Marpik wandered for a bit, before finding another evil priest to be his teacher.  Marpik was bound and apprenticed to him, but he was not as kind (or at least, not as cleverly manipulative) as Ertha, and Marpik’s tutelage was not enjoyable.  Like a dog abused by a wicked owner, Marpik became consumed by his anger towards his master, which began to unset his mind.  Marpik eventually ended up killing his master in an act of cold-blooded murder and set out on his own…

Roleplaying Notes:

—Marpik’s eldest son, Jari, was resurrected by the priestly order that Marpik has sworn revenge on.  After realizing the error of his ways, he became a paladin and has heard rumors of his father’s slide into evil.  He hopes to find him and reform him, maybe with the PC’s help.
—Marpik seeks cohorts in an attack on the temple of his birth, hoping to finally kill the village priest responsible for his wife’s death.
—Marpik may have already killed the village priest, and turned to greater evil.  The PC’s might either have to stop his more nefarious schemes, or simply hunt him down and bring him to his final justice.

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Comments ( 12 )
Commenters gain extra XP from Author votes.

August 23, 2005, 1:19
Now wait...
You expect us to believe that this came from the same person who spewed out such garbage as the "Mastere's Finger" and the "Blade of Sheboygan"?
There are clearly two of you, Finger.
Finger Master
August 23, 2005, 1:23
yes the finger masters broterh helped me typed it up and he used his keybord which works better and hes in college so he writes good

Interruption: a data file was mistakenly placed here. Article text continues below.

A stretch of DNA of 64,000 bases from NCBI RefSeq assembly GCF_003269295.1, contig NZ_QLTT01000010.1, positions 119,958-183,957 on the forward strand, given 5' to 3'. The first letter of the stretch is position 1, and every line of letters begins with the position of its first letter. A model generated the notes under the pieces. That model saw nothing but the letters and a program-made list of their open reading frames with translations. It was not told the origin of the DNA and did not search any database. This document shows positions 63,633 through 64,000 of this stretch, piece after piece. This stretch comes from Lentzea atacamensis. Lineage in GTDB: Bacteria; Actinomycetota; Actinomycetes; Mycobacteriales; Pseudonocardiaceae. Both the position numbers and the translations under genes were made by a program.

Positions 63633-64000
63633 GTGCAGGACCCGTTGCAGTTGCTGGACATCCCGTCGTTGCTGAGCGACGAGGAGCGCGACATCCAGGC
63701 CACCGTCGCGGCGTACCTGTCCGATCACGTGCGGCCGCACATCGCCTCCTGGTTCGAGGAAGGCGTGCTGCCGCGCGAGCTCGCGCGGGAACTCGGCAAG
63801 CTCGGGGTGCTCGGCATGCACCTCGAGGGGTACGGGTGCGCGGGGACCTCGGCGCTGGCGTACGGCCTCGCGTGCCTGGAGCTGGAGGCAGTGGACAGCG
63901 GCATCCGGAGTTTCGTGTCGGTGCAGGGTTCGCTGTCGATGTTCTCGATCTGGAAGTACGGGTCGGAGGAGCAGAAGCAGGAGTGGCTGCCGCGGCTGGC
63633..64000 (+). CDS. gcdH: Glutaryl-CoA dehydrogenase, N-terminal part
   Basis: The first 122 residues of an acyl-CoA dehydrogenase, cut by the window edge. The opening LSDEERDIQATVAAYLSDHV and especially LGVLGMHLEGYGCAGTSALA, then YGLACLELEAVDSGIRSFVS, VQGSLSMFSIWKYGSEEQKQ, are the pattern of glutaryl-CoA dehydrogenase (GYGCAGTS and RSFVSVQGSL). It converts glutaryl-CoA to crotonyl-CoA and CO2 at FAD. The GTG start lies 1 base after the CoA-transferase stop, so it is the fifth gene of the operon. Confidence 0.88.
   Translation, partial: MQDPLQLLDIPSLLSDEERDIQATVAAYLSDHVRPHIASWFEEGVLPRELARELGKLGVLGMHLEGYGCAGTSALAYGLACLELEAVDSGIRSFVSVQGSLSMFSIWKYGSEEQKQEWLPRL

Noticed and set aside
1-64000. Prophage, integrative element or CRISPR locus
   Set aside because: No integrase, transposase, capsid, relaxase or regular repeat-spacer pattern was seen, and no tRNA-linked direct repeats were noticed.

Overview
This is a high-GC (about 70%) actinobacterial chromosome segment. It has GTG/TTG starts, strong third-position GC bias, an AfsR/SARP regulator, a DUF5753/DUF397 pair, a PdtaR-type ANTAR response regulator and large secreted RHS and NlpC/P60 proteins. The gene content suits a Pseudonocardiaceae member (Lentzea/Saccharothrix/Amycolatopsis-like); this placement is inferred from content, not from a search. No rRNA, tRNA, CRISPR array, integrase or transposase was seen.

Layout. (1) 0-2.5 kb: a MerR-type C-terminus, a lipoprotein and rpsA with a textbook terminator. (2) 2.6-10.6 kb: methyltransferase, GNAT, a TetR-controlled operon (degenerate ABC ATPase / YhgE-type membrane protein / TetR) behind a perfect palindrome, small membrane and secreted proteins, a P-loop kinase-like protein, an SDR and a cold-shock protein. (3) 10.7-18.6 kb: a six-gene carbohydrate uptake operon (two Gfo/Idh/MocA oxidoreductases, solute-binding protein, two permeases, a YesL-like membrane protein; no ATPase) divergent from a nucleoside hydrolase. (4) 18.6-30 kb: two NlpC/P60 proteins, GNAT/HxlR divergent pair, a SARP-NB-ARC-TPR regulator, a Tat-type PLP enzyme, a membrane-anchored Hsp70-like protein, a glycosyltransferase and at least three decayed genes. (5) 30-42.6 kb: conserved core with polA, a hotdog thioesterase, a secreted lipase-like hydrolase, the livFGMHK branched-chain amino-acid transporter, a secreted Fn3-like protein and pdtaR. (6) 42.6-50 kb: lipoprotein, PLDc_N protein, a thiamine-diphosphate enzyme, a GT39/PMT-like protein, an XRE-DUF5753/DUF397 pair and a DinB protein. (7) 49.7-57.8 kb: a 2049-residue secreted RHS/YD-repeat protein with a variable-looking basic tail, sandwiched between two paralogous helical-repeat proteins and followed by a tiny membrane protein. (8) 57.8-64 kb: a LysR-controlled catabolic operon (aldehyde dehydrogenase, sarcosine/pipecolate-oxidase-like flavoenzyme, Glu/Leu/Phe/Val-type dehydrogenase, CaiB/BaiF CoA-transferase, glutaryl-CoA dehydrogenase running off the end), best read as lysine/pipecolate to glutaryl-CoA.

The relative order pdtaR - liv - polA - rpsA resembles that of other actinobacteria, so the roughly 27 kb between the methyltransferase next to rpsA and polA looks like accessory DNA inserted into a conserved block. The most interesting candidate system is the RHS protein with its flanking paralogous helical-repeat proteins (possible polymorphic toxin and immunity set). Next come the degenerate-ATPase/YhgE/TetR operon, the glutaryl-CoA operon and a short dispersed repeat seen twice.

August 23, 2005, 2:05
Barbarian Horde
August 23, 2005, 4:18
A roleplayer's little brother then *chuckles*
I remember when my 10 year old nephew discovered Strolen's....

*becomes lost in awful memories of dread and humiliation*
August 23, 2005, 8:38
Oh yes. I had a brother get onto some forums for me too. I absolutely almost cried. I thought I'd die of guilt and humiliation too. After I wrested the razorblade from my fingers, I turned to Mariella and just said "oh, I think I'll positively DIE Mariella" and she said "Oh no you wont Gleepwurp." I was MORTIFIED. So I packed up and left those forums... Still gives me nightmares.

Good NPC. A bit too Luke Skywalker/Darth Vader-ish in some ways, but without all the suck that characterizes the George's later work.
Voted Dragon Lord
August 23, 2005, 9:13
Well FM, this is not bad at all - certainly a LOT better than the two truly awful items you also posted (which are so bad I couldn't bring myself to comment on them)

A nice little study in obsession leading to a highly believable, a potentially useful, villain - 4/5
August 23, 2005, 9:41
Errrr... I'm puzzled right now. So this here FM is a reeeally really young lad, just learning to read and write, making this stuff up? And this here is written by his brother?
Voted Scrasamax
August 23, 2005, 9:49
Much better than the giving us the finger and the Sword of New Jersey.
February 3, 2011, 22:16
Sword of Wisconsin! :p
Barbarian Horde
August 23, 2005, 10:49
This is a drastic improvement over the quality of your Finger and The Blade of Sheboygan. I agree that it does seem sort of cliche (man loves wife, wife dies, man seeks revenge/strays to evil) ala Starwars or the Punisher, but in the end, all evil characters will bear some resemblance to someone from Starwars most likely, and this one is a study of pathos (a primative one perhaps, but one with more depth than you will find in most PC's, let alone NPC's). Good work FM.
Cheka Man
August 23, 2005, 15:43

It's OK-much better then that finger and blade.

Voted valadaar
October 17, 2013, 11:34
Not bad - a good back story for an evil priest.